The ban on transgender military servicemembers could soon be coming to an end.
According to a Pentagon spokesman, the Pentagon’s internal deliberation on the discriminatory policy will conclude at the end of January, following six-months of internal review. A decision could be announced as early as the spring.
The U.S. Secretary of Defense Ash Carter in July announced the establishment of a working group to study the policy. The group considered a list of issues surrounding the open service of transgender troops, including medical treatment, housing, uniforms and physical fitness standards.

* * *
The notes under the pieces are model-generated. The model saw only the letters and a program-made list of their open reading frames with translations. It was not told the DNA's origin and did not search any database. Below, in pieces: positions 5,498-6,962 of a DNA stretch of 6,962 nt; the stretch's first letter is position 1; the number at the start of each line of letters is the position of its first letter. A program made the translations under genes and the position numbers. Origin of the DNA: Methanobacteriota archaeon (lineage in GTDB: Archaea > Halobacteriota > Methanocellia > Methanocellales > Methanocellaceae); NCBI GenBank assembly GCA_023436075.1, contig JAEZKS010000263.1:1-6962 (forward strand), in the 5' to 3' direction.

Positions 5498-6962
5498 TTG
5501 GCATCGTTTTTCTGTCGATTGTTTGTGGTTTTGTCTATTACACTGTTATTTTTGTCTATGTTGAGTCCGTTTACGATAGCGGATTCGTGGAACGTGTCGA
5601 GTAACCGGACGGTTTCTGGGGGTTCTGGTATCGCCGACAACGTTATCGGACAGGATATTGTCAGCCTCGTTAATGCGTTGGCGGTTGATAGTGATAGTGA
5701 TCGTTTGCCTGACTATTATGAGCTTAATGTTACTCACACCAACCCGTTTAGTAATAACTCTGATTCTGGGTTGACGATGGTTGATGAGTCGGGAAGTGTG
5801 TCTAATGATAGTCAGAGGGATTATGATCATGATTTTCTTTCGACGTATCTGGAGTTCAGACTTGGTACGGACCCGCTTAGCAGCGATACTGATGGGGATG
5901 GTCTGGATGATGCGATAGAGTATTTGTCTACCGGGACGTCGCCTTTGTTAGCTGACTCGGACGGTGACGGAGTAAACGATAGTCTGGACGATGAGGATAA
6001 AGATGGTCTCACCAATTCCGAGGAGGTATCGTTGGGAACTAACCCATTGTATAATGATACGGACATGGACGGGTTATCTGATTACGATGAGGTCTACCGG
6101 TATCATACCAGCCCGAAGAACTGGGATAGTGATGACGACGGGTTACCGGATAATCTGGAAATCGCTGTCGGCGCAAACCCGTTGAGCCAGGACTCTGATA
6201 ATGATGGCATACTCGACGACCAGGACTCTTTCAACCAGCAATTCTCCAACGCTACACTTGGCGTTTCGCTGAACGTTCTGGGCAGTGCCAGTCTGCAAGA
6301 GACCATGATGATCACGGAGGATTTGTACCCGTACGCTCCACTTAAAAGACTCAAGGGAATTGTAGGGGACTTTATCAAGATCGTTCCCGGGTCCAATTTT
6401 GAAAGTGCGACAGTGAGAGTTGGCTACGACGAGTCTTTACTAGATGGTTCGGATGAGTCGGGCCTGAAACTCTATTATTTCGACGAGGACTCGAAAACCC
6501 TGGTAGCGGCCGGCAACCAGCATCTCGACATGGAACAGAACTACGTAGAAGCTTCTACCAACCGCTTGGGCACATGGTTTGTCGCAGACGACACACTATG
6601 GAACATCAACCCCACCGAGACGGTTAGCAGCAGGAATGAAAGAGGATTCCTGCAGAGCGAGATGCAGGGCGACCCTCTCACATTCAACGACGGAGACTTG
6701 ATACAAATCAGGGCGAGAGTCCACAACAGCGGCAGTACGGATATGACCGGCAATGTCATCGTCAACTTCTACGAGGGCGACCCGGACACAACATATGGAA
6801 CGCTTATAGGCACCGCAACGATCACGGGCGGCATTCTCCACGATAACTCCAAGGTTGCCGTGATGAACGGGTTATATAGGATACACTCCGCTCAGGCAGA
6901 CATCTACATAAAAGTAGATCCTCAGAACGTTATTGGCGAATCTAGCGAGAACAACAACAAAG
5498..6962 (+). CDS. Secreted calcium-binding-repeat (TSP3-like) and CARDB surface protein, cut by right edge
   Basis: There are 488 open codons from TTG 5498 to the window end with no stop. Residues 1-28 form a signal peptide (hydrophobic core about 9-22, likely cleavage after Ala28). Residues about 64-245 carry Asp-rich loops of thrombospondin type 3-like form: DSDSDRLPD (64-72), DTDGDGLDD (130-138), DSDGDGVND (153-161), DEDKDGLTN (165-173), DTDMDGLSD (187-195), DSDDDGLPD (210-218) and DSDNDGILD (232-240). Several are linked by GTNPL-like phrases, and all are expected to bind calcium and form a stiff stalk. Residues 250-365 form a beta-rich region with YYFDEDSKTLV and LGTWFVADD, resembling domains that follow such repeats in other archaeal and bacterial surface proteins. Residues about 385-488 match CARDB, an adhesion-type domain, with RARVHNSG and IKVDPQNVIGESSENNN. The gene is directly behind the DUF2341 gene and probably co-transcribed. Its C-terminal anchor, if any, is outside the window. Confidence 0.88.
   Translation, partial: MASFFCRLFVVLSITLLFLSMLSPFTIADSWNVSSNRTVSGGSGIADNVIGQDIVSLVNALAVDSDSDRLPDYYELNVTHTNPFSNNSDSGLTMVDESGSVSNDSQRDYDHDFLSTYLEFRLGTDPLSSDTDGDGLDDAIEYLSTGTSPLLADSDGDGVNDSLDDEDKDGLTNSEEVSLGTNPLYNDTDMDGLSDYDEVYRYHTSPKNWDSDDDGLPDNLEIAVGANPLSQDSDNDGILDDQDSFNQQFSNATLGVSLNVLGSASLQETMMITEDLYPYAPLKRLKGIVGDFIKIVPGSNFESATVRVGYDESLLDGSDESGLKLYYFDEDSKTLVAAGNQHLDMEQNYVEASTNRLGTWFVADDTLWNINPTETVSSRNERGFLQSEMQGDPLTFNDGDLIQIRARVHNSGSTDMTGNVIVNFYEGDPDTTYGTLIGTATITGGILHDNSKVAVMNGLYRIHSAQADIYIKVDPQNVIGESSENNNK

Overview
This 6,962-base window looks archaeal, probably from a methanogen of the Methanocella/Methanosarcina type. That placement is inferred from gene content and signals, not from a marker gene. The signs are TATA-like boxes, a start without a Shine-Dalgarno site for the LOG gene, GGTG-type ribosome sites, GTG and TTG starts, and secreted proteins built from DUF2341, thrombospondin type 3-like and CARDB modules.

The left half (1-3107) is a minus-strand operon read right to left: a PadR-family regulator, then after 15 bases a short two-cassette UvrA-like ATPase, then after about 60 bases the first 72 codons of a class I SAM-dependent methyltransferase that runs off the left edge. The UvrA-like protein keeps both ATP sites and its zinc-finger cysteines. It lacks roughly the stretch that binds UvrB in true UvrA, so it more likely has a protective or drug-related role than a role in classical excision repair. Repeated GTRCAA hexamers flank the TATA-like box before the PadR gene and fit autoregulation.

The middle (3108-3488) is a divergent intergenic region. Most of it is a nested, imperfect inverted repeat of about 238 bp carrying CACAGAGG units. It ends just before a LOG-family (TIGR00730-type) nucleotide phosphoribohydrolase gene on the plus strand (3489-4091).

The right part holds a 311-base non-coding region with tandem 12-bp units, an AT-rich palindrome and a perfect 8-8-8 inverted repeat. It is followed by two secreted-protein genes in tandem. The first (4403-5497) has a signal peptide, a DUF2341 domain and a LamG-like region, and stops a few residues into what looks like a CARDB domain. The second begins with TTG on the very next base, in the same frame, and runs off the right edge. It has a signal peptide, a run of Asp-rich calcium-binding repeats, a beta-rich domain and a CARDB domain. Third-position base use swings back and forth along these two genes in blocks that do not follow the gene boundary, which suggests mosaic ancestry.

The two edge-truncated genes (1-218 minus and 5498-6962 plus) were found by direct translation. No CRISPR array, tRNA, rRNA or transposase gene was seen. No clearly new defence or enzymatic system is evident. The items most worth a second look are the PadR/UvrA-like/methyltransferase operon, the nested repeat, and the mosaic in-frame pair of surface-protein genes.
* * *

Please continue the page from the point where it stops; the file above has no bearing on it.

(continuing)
There are approximately 15,500 actively serving transgender members of the U.S. military, making the Department of Defense (DOD) the largest employer of transgender people in America. These courageous service members are forced to serve in silence by DOD medical regulations prohibiting their service. These regulations are outdated and out of step with current medical practice. Unlike the statutory ban that interfered with lesbian, gay, and bisexual service members from serving (known as “Don’t Ask, Don’t Tell”) the ban on transgender military service is regulatory and only requires action by the DOD to update.